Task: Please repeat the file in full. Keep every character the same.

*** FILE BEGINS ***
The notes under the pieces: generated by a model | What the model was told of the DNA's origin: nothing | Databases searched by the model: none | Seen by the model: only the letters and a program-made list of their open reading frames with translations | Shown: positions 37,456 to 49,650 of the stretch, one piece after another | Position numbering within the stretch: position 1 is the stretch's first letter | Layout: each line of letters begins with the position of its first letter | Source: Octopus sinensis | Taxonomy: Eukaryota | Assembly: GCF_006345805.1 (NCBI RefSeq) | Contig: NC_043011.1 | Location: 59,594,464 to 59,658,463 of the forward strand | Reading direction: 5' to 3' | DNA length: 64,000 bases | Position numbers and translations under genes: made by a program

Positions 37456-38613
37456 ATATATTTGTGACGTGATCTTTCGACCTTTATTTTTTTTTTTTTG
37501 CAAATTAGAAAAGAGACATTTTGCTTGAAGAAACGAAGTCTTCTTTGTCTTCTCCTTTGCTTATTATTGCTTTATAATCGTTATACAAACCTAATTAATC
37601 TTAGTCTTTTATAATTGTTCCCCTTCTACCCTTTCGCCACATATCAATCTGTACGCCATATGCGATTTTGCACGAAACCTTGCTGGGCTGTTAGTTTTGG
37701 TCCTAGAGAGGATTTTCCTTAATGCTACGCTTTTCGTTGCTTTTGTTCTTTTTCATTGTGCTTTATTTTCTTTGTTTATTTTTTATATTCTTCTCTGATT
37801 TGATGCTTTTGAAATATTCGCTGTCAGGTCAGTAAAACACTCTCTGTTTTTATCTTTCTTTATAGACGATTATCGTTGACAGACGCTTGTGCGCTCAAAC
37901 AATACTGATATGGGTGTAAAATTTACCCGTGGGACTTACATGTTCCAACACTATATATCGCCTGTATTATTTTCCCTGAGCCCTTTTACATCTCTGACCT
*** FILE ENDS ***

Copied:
The notes under the pieces: generated by a model | What the model was told of the DNA's origin: nothing | Databases searched by the model: none | Seen by the model: only the letters and a program-made list of their open reading frames with translations | Shown: positions 37,456 to 49,650 of the stretch, one piece after another | Position numbering within the stretch: position 1 is the stretch's first letter | Layout: each line of letters begins with the position of its first letter | Source: Octopus sinensis | Taxonomy: Eukaryota | Assembly: GCF_006345805.1 (NCBI RefSeq) | Contig: NC_043011.1 | Location: 59,594,464 to 59,658,463 of the forward strand | Reading direction: 5' to 3' | DNA length: 64,000 bases | Position numbers and translations under genes: made by a program

Positions 37456-38613
37456 ATATATTTGTGACGTGATCTTTCGACCTTTATTTTTTTTTTTTTG
37501 CAAATTAGAAAAGAGACATTTTGCTTGAAGAAACGAAGTCTTCTTTGTCTTCTCCTTTGCTTATTATTGCTTTATAATCGTTATACAAACCTAATTAATC
37601 TTAGTCTTTTATAATTGTTCCCCTTCTACCCTTTCGCCACATATCAATCTGTACGCCATATGCGATTTTGCACGAAACCTTGCTGGGCTGTTAGTTTTGG
37701 TCCTAGAGAGGATTTTCCTTAATGCTACGCTTTTCGTTGCTTTTGTTCTTTTTCATTGTGCTTTATTTTCTTTGTTTATTTTTTATATTCTTCTCTGATT
37801 TGATGCTTTTGAAATATTCGCTGTCAGGTCAGTAAAACACTCTCTGTTTTTATCTTTCTTTATAGACGATTATCGTTGACAGACGCTTGTGCGCTCAAAC
37901 AATACTGATATGGGTGTAAAATTTACCCGTGGGACTTACATGTTCCAACACTATATATCGCCTGTATTATTTTCCCTGAGCCCTTTTACATCTCTGACCT